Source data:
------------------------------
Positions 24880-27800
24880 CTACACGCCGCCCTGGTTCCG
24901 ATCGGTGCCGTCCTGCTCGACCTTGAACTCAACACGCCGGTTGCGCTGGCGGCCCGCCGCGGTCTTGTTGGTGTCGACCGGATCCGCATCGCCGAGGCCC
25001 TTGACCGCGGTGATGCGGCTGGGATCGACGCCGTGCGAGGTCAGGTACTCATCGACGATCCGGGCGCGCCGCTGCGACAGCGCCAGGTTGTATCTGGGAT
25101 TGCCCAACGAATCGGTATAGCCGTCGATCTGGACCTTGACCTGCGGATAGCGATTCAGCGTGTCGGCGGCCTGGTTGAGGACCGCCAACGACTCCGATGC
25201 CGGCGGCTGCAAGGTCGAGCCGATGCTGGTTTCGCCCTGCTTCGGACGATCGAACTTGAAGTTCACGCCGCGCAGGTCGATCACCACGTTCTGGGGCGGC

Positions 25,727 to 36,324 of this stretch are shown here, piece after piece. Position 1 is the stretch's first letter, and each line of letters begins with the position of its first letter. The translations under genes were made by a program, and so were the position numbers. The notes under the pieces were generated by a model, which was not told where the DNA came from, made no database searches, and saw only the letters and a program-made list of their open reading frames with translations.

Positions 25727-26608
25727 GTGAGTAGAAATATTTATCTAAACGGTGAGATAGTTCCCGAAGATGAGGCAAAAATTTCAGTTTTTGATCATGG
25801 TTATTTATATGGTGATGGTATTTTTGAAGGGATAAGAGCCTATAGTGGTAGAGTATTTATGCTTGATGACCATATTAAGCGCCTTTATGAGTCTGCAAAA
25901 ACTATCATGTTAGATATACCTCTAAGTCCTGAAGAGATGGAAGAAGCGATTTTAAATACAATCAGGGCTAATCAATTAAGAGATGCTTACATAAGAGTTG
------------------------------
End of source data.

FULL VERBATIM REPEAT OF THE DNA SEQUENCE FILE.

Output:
Positions 24880-27800
24880 CTACACGCCGCCCTGGTTCCG
24901 ATCGGTGCCGTCCTGCTCGACCTTGAACTCAACACGCCGGTTGCGCTGGCGGCCCGCCGCGGTCTTGTTGGTGTCGACCGGATCCGCATCGCCGAGGCCC
25001 TTGACCGCGGTGATGCGGCTGGGATCGACGCCGTGCGAGGTCAGGTACTCATCGACGATCCGGGCGCGCCGCTGCGACAGCGCCAGGTTGTATCTGGGAT
25101 TGCCCAACGAATCGGTATAGCCGTCGATCTGGACCTTGACCTGCGGATAGCGATTCAGCGTGTCGGCGGCCTGGTTGAGGACCGCCAACGACTCCGATGC
25201 CGGCGGCTGCAAGGTCGAGCCGATGCTGGTTTCGCCCTGCTTCGGACGATCGAACTTGAAGTTCACGCCGCGCAGGTCGATCACCACGTTCTGGGGCGGC

Positions 25,727 to 36,324 of this stretch are shown here, piece after piece. Position 1 is the stretch's first letter, and each line of letters begins with the position of its first letter. The translations under genes were made by a program, and so were the position numbers. The notes under the pieces were generated by a model, which was not told where the DNA came from, made no database searches, and saw only the letters and a program-made list of their open reading frames with translations.

Positions 25727-26608
25727 GTGAGTAGAAATATTTATCTAAACGGTGAGATAGTTCCCGAAGATGAGGCAAAAATTTCAGTTTTTGATCATGG
25801 TTATTTATATGGTGATGGTATTTTTGAAGGGATAAGAGCCTATAGTGGTAGAGTATTTATGCTTGATGACCATATTAAGCGCCTTTATGAGTCTGCAAAA
25901 ACTATCATGTTAGATATACCTCTAAGTCCTGAAGAGATGGAAGAAGCGATTTTAAATACAATCAGGGCTAATCAATTAAGAGATGCTTACATAAGAGTTG